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The Science of Humor in Caregiving

The Science of Humor in Caregiving

One of my favorite personal humorous stories of dementia care happened back when I was leading activities on the memory care unit of an assisted living facility. A resident came to me irate that there was a man in his room removing his mattress from his bed frame! I went to check out the scene, and one of our male participants who liked to wander had found his way into the resident’s room, and was indeed pushing the mattress across the floor. I asked him why, and the man, whose word loss was fairly severe at that stage, replied simply, “It seemed reasonable at the time!”

Every caregiver seems to have an arsenal of comical caregiving tales to share with anyone who can relate. When caring for someone with a disease whose devastating effects and chronic long-term stressors are arguably unmatched, it is no wonder we hold so closely to these little pockets of joy.  After all, as Henry Ward Beecher explained, “A person without a sense of humor is like a wagon without springs. It’s jolted by every pebble on the road.”

Most people have heard about the positive physical and psychological effects of humor and laughter. Research has shown many benefits:

  • Decreasing stress hormones (Tan & Schneider, 2009)
  • Improving respiration by decreasing carbon dioxide in the lungs (Fry & Rader, 1977)
  • Boosting our immune system through increased production of T-cell lymphocytes (Locke, 1980) and salivary immunoglobulin A (Dillon & Baker, 1985)
  • Releasing feel-good hormones including norepinephrine, dopamine (Fry, 1992), and endorphins (Sliter et al., 2014)
  • Reduce mortality in those diagnosed with cancer (Fritz et al., 2017)
  • Better coping abilities when faced with life stressors (Nezu & Blissett, 1988)

All of these findings scientifically make sense of what most people have intuited: humor and laughter are good for your body and spirit.

There are multiple theories regarding exactly how humor brings about so many positive effects. In their review of the literature, Sliter et al. (2014) found that humor may encourage a more positive reinterpretation of a situation, it may encourage social bonding by sharing humor with others, or it may all simply be attributed to the physiological processes of the body.

But we must use some caution in employing humor, because research is finding that not all humor is created equal. Fritz et al. (2017) explain that aggressive humor meant to belittle others, and self-defeating humor can actually have negative effects on its user. And of course, using humor at the expense of someone with a dementia diagnosis is never appropriate. Similarly, putting too much pressure on caregivers to utilize humor as a coping mechanism can add stress to an already stressful situation (Fritz et al., 2017)! Humor has a time and a place – qualitative evidence suggests that caregiver support groups are among the best places to tell your stories (Tan & Schneider, 2009).

One more story to brighten your spirits. I was leading an activity in which the residents each had a photo, and I was helping prompt them to craft a story based on what they saw. The photo that day was of two penguins who were holding hands waddling off into the icy sunset. The activity came with suggested questions to help facilitate the story by encouraging the residents to enter into the scene – its sights, smells, tastes, etc. I cued a woman who was relatively new to the residence and none too pleased to be there, hoping to encourage her to get involved. “Betty, what do you think it smells like?”, I asked. She responded, “Smells like sh*t!”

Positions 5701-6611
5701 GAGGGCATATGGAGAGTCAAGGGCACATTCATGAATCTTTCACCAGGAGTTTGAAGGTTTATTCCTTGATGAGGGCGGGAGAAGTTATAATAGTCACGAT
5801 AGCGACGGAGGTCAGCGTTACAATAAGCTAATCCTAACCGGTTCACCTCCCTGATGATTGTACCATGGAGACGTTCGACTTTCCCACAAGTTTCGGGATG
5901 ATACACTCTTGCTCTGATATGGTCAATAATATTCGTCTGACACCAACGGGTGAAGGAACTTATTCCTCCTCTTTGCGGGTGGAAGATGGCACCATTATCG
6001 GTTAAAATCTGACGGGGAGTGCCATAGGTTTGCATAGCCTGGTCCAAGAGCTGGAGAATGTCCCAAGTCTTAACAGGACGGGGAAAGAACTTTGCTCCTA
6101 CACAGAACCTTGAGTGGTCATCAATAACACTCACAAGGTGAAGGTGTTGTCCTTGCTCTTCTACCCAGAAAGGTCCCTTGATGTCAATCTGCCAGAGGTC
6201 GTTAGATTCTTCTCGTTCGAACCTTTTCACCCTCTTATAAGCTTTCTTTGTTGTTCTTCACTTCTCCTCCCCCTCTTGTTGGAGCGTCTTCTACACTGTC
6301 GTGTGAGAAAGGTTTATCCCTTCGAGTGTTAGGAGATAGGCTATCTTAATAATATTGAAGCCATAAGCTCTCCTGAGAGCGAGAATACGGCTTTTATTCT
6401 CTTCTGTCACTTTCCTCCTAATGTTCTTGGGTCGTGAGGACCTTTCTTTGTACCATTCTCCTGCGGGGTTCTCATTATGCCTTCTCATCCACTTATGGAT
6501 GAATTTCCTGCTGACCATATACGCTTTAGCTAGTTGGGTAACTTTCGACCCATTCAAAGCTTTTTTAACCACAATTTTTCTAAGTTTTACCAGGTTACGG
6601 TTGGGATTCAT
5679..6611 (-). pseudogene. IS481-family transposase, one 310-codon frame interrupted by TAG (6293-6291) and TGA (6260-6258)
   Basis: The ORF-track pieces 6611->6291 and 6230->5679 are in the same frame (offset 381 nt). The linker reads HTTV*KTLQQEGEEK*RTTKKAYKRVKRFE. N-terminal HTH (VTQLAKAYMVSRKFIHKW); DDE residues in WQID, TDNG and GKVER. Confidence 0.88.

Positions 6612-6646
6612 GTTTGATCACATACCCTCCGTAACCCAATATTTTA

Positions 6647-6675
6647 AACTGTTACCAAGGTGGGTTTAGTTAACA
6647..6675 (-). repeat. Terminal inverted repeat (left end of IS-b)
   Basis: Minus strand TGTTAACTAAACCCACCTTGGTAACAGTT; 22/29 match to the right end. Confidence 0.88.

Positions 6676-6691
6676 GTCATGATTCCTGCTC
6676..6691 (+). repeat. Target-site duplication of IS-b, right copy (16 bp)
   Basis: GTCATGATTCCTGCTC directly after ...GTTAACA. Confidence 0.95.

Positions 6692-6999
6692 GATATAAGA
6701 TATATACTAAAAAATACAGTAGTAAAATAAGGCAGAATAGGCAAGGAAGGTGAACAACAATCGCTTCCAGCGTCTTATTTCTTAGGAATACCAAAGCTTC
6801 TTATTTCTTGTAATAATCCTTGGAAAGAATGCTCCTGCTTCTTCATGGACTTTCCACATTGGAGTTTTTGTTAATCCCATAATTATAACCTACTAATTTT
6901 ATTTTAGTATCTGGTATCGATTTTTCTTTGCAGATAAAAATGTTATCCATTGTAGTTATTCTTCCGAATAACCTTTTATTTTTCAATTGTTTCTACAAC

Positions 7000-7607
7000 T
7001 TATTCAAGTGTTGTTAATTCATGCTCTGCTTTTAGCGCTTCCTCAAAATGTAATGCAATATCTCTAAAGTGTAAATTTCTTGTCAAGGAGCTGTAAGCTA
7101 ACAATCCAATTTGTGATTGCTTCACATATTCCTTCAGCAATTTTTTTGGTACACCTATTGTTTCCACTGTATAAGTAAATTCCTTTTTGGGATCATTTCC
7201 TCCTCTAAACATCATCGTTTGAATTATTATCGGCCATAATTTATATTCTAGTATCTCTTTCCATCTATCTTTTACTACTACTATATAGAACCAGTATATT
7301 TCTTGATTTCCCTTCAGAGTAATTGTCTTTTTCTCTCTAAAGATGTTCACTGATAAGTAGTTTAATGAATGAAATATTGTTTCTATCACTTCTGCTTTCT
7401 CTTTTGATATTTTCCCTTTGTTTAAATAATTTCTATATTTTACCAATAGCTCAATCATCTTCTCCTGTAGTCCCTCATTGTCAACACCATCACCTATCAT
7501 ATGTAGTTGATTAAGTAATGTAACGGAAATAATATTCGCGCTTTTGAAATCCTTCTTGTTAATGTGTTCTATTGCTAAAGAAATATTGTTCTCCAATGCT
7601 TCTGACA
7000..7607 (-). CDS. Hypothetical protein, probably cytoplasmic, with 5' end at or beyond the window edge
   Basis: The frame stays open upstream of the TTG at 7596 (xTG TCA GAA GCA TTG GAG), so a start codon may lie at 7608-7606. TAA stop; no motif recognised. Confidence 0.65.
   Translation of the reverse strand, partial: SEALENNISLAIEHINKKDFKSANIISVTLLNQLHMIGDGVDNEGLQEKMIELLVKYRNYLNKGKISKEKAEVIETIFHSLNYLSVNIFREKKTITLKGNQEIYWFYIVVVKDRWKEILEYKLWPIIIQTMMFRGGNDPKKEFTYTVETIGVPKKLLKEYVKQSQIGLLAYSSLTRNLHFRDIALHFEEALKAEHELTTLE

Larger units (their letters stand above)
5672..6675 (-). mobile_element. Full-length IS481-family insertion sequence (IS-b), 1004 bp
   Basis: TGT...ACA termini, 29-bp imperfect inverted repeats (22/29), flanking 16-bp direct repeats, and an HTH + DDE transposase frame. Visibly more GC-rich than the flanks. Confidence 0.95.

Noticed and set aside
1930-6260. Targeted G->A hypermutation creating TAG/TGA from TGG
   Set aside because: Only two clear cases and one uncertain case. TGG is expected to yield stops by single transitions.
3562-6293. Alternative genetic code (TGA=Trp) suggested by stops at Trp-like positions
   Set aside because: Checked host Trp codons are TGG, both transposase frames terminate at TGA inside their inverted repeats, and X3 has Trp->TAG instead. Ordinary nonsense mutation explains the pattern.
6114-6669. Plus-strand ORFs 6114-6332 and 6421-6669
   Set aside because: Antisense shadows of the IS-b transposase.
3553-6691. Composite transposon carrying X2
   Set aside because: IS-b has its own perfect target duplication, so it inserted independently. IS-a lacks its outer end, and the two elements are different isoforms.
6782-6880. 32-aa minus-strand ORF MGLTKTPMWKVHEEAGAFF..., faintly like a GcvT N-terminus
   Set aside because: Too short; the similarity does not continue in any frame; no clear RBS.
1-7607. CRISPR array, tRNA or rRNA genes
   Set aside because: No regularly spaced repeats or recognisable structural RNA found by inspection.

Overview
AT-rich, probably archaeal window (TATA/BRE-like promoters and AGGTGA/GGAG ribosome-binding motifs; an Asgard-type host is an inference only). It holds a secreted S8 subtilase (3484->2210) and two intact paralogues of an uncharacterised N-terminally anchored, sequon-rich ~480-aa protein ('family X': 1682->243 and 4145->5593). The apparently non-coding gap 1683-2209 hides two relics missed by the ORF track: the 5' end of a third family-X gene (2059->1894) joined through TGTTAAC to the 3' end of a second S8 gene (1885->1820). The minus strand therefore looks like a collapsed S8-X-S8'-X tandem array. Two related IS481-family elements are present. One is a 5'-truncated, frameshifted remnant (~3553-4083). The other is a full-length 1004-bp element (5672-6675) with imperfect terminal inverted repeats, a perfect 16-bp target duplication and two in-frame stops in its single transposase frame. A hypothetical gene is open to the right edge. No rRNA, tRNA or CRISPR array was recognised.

Life is about creating moments of joy. Looking for a quick fix of endorphins?  A quick internet search will yield a gold mine of laughs! Try these:

And don’t forget to get your daily dose of cute animal videos – which, they say, also releases happy hormones!:

 

Author
Stephanie Houpt is the Program Director at Insight Memory Care Center.

 

 

References
Dillon, K. & Baker, K. (1985). Positive emotional states and enhancement of the immune system. International Journal of Psychiatry in Medicine, 15, 13-18.

Fritz, H. L., Russek, L. N., & Dillon, M. M. (2017). Humor use moderates the relation of stressful life events with psychological distress. Personality and Social Psychology Bulletin, 43(6), 845-859. doi: 10.1177/0146167217699583

Fry, W. F. (1992). The physiologic effects of humor, mirth, and laughter. Journal of the American Medical Association, 267, 1857-1858.

Fry, W. F. & Rader, C. (1977). The respiratory components of mirthful laughter. Journal of Biological Psychology, 19, 39-50.

Locke, S. (1980). Stress, adaptation and immunity: Studies in humans. General Hospital Psychiatry, 4(1), 49-58.

Nezu, A. & Blissett, S. (1988). Sense of humor as a moderator of the relation between stressful events and psychological distress: A prospective analysis. Journal of Personality and Social Psychology, 54, 520-525.

Pollmann, J.W. (1999). The use of humor by caregivers of spouses with Alzheimer’s Disease. (Doctoral dissertation). Available from ProQuest Dissertations Publishing database. (UMI No. 9961831)

Sliter, M., Kale, A., & Yuan, Z. (2014). Is humor the best medicine? The buffering effect of coping humor on traumatic stressors in firefighters. Journal of Organizational Behavior, 35, 257-272. doi: 10.1002/job.1868

Tan, T., Schneider, M. (2009). Humor as a coping strategy for adult-child caregivers of individuals with Alzheimer’s Disease. Geriatric Nursing, 30(6), 397-408. doi: 10.1016/j.gerinurse.2009.09.004

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